hide Matching Documents

The documents where this entity occurs most often are shown below. Click on a document to open it.

Document Max. Freq Min. Freq
The Daily Dispatch: March 12, 1861., [Electronic resource] 2 0 Browse Search
The Daily Dispatch: April 13, 1861., [Electronic resource] 1 1 Browse Search
View all matching documents...

Your search returned 3 results in 2 document sections:

hat the thanks of the people of Virginia be and they are hereby most cordially tendered to the Hon. John J. Crittenden, for his reasonable, jealous and patriotic efforts in the Senate of the United States to bring about a just and honorable adjustment of our national difficulties. Mr. Wise, of Princess Anne, moved to lay the resolution upon the table, upon which motion Mr. Brown called for the yeas and nays, and the vote resulted as follows: Yeas.--Messrs. Blakey, Bolssean, Borst, Boulbin, Conn, Fisher, Graham, Harvie, Hunton, Isbeth, Leake, Macfarland, Millor, Morton, Orrick, Baldwin, Seawell, Slanghter, Speed, Strange, Thernton, Ro. H. Turner, Wise, and Woods--23. Nays.--Messrs. Janney, (President,) Aston, baldwin, Alfred Mr. Barbour, James Barbour, Taylor, Berlin, Blow, Jr., Boggess, Branch, Brent, Brown, Bruce, Burdett, Burley, Caperton, Carder, Chapman, Clemens, Coffman, C. B. Conrad, Ro. Y. Conrad, Couch, Critcher, Custis, Dent, Beskias, Dulany, Early, Echols, For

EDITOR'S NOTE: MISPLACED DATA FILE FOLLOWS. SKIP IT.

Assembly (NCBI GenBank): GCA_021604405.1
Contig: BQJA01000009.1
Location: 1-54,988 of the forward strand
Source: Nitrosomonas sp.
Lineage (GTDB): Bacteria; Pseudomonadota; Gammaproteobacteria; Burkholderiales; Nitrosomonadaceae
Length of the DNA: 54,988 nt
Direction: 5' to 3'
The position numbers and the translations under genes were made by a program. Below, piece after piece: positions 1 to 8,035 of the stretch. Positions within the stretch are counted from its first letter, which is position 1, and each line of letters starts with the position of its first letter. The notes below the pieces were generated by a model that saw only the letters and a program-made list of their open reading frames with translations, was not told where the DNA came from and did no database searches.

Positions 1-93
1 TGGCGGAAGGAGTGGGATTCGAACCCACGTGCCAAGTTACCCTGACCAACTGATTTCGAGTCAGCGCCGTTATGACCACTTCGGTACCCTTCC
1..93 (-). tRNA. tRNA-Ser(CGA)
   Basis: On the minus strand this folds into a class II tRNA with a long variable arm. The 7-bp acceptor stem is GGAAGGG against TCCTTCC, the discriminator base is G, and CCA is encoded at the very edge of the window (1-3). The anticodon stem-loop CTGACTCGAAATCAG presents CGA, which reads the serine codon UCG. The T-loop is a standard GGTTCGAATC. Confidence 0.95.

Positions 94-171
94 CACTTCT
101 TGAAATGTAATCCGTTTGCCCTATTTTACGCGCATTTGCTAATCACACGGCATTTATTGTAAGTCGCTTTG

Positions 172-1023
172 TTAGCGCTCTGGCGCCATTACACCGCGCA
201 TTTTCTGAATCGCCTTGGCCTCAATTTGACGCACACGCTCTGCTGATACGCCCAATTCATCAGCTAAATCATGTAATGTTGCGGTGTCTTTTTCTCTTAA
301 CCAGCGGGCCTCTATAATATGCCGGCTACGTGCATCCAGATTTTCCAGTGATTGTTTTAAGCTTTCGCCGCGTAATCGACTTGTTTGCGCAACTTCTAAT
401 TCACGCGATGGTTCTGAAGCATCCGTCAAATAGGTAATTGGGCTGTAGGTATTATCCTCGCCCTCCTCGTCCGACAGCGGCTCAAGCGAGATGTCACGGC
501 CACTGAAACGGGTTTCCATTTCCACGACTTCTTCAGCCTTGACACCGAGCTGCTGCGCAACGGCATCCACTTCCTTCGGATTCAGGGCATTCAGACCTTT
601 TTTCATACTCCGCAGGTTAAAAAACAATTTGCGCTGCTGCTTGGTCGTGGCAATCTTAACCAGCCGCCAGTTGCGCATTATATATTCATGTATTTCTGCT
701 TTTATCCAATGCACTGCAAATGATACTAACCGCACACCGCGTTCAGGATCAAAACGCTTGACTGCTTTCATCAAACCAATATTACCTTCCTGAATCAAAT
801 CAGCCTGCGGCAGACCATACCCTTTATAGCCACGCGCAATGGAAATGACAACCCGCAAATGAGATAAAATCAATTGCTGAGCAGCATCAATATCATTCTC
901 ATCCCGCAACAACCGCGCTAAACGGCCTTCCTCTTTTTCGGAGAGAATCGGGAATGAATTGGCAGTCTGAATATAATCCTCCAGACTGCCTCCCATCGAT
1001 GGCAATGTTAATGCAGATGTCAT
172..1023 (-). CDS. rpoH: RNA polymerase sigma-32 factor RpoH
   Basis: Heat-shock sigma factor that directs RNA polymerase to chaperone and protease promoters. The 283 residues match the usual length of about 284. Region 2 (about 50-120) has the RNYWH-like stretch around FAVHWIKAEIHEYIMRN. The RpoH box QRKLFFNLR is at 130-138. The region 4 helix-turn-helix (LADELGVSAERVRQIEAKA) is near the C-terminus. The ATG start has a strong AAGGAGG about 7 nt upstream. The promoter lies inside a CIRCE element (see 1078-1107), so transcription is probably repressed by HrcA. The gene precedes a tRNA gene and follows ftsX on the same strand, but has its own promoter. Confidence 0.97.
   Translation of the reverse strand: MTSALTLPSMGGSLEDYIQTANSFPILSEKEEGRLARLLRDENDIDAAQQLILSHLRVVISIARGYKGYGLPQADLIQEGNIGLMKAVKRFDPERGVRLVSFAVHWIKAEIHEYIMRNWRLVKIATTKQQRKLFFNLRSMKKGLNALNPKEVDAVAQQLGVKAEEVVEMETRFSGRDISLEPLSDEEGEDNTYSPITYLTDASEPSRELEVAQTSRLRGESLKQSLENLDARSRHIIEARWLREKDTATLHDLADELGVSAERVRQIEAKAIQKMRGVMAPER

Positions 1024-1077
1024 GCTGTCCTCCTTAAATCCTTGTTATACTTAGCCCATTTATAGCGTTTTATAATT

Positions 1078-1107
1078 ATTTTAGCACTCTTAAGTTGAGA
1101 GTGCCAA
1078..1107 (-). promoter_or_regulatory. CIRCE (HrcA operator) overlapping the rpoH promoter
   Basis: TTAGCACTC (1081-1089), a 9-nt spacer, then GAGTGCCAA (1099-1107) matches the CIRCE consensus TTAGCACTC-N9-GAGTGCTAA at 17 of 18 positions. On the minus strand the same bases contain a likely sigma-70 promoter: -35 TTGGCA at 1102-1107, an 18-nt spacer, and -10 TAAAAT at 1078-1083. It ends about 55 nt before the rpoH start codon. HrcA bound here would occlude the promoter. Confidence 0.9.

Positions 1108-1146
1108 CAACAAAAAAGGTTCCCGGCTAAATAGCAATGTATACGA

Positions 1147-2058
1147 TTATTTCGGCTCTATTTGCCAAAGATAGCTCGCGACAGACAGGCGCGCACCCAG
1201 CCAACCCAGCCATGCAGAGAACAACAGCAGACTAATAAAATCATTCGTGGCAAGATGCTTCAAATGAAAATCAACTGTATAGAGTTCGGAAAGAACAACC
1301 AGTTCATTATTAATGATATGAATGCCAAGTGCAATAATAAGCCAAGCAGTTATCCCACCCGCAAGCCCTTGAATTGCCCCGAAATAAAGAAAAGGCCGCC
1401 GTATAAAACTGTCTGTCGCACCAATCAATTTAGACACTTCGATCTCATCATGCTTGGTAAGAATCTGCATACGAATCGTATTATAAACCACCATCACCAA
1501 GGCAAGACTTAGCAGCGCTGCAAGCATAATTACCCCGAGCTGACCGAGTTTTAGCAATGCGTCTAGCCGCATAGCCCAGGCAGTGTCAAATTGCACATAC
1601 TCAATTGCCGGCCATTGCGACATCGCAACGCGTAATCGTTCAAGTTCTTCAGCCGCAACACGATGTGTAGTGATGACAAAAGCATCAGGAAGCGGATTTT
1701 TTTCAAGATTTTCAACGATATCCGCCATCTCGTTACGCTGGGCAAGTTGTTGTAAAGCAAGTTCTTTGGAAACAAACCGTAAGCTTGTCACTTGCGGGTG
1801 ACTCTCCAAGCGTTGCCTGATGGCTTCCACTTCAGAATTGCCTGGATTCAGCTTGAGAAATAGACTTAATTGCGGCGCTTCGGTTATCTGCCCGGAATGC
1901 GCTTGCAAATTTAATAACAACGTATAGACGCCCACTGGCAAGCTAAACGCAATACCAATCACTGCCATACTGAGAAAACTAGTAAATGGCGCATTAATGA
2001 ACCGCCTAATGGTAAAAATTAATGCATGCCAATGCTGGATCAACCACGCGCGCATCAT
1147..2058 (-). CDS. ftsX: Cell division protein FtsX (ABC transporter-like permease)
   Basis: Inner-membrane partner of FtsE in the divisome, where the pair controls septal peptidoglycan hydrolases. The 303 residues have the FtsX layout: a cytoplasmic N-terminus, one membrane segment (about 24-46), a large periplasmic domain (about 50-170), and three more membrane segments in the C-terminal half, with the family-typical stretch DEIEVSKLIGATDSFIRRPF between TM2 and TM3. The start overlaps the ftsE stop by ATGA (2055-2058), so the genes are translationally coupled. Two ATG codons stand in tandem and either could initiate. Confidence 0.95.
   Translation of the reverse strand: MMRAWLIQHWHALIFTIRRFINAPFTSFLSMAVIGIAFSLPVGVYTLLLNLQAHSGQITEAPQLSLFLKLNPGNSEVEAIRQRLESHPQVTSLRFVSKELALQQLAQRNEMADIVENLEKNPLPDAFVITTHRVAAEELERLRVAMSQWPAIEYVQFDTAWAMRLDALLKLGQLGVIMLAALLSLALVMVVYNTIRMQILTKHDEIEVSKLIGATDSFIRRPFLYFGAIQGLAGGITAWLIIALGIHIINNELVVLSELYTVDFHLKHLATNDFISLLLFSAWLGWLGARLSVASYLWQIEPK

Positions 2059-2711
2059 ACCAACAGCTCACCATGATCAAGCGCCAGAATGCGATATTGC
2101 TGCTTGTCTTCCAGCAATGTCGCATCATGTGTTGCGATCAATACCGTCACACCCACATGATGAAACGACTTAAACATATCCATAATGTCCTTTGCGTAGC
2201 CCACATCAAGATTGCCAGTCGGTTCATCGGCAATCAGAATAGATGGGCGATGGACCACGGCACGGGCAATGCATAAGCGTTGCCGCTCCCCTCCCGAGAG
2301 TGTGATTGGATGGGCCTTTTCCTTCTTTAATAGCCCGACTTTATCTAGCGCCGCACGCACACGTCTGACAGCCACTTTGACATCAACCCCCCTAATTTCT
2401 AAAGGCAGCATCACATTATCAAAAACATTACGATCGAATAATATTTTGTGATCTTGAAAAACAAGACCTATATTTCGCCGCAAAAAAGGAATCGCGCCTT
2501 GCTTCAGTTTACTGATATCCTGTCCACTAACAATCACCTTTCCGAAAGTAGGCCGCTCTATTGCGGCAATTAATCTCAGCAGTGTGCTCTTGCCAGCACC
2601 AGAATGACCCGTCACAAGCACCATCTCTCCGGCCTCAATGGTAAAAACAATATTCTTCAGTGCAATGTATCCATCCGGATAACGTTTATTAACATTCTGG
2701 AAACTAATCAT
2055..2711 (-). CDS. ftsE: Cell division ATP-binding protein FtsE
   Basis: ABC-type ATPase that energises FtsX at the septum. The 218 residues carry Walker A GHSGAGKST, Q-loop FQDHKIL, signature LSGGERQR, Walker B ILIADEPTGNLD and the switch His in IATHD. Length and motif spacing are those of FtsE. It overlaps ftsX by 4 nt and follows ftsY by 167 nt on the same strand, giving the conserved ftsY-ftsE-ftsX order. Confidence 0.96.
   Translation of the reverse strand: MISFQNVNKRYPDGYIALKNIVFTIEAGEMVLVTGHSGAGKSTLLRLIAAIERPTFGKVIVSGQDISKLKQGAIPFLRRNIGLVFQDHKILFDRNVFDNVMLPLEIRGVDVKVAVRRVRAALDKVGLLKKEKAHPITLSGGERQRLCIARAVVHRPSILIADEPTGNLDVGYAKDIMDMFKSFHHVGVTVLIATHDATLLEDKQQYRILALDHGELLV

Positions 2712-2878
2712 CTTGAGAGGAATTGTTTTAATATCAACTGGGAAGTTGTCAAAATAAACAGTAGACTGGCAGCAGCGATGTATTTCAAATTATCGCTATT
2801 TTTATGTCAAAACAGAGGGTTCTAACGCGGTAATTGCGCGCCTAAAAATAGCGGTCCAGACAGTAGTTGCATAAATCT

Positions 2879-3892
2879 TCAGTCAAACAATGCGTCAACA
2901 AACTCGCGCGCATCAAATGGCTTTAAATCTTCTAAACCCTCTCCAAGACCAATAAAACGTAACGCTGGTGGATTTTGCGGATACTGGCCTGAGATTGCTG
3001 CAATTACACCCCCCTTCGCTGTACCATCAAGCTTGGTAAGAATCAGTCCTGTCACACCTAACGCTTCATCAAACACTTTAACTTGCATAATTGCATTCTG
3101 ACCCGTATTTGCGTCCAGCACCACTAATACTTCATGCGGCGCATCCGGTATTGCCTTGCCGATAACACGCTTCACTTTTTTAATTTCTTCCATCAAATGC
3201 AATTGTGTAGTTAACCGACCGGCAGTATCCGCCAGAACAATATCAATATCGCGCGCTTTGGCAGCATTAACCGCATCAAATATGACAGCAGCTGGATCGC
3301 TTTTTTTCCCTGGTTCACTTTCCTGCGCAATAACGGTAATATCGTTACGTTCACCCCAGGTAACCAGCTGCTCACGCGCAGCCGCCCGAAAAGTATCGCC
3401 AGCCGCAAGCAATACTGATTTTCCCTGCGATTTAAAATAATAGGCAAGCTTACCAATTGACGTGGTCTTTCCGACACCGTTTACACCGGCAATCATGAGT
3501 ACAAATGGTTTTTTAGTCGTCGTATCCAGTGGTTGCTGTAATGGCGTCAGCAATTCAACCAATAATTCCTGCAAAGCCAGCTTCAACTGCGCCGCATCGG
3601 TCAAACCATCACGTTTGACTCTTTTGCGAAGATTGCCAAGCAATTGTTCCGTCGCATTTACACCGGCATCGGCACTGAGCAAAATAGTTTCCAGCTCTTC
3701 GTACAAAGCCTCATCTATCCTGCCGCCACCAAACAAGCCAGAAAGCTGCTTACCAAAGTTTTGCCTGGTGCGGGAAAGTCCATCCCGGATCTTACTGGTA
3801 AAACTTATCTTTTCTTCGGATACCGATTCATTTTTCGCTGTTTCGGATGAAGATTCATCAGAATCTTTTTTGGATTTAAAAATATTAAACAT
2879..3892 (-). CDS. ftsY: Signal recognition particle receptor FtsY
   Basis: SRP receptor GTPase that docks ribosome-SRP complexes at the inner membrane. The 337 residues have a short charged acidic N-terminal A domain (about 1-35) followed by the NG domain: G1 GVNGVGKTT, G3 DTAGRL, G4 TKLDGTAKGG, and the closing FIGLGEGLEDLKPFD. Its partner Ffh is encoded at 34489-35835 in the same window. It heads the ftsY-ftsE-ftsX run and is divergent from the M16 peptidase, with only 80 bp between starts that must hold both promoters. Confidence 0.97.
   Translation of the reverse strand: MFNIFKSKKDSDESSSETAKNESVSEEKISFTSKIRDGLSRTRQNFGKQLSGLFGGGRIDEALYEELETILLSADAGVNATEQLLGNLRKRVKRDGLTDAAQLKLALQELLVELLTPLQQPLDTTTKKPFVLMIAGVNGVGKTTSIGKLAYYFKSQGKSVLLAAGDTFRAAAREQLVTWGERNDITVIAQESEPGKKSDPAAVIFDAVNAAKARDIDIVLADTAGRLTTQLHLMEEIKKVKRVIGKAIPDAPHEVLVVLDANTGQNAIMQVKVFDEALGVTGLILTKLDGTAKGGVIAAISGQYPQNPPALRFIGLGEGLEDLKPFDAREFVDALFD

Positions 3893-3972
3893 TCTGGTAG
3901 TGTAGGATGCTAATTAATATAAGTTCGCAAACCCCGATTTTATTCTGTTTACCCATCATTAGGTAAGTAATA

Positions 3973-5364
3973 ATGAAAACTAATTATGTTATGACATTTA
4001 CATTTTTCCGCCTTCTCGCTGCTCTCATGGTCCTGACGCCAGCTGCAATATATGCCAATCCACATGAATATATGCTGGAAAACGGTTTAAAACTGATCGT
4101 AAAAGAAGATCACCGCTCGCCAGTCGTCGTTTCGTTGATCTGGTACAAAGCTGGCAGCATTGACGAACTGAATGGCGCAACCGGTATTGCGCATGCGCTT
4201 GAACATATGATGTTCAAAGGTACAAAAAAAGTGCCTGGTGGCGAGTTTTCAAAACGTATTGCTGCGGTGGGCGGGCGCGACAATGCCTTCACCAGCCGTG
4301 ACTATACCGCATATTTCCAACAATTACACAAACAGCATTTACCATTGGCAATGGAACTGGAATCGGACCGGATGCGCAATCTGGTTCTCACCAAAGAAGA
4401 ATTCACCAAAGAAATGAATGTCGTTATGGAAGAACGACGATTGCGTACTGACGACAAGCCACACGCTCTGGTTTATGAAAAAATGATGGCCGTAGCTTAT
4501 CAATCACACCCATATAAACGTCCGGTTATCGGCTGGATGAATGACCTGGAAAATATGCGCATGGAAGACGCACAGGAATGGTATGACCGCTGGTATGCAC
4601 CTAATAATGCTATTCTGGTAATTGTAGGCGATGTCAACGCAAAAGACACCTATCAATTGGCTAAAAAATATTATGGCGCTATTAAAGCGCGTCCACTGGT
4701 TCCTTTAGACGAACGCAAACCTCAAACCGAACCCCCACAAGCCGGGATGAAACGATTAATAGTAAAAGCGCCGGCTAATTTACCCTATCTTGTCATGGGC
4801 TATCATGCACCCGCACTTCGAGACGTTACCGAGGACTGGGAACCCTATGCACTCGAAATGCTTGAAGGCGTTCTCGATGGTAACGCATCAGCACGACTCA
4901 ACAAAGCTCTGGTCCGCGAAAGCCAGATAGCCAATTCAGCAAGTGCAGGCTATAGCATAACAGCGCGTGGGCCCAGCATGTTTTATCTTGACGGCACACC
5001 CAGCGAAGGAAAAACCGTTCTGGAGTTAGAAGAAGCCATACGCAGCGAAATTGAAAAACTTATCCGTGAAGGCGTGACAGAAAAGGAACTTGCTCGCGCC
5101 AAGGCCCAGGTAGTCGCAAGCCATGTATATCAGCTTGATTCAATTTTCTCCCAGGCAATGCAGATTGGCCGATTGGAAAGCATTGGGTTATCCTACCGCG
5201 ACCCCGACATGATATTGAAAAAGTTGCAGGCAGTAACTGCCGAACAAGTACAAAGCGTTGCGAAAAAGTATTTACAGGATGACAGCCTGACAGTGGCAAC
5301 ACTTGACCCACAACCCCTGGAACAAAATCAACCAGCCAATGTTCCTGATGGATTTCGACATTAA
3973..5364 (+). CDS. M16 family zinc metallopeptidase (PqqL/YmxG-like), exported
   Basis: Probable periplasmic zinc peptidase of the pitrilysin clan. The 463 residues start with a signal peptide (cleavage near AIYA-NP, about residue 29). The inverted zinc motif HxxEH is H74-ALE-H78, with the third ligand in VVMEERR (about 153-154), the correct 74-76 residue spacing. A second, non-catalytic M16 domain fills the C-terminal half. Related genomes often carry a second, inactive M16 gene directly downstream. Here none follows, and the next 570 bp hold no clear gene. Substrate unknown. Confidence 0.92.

nted an example unparalleled in the history of nations. They had a permanent Government, with a credit to-day higher in the markets of the world than the credit of the Northern Confederacy. Had they waited for consultation before acting, the result would, he conceived, have been different. Virginia should now act as she did in 76. He venerated the old Union, but act the Union that threatened the destruction of the interests of his section. Mr. Morton then withdrew his amendment. Mr. Boulbin, of Charlotte, moved to amend Mr. Scott's amendment by striking out the words "to be appointed by the respective Conventions thereof," and inserting "to be elected for this State by the people thereof voting by districts arranged on the suffrage, basis of representation for fifteen delegates for each district." Mr. Bouldin claimed that the amendment embraced a principle of the highest importance to the people of Virginia. They were entitled, in this crisis, to a full hearing in the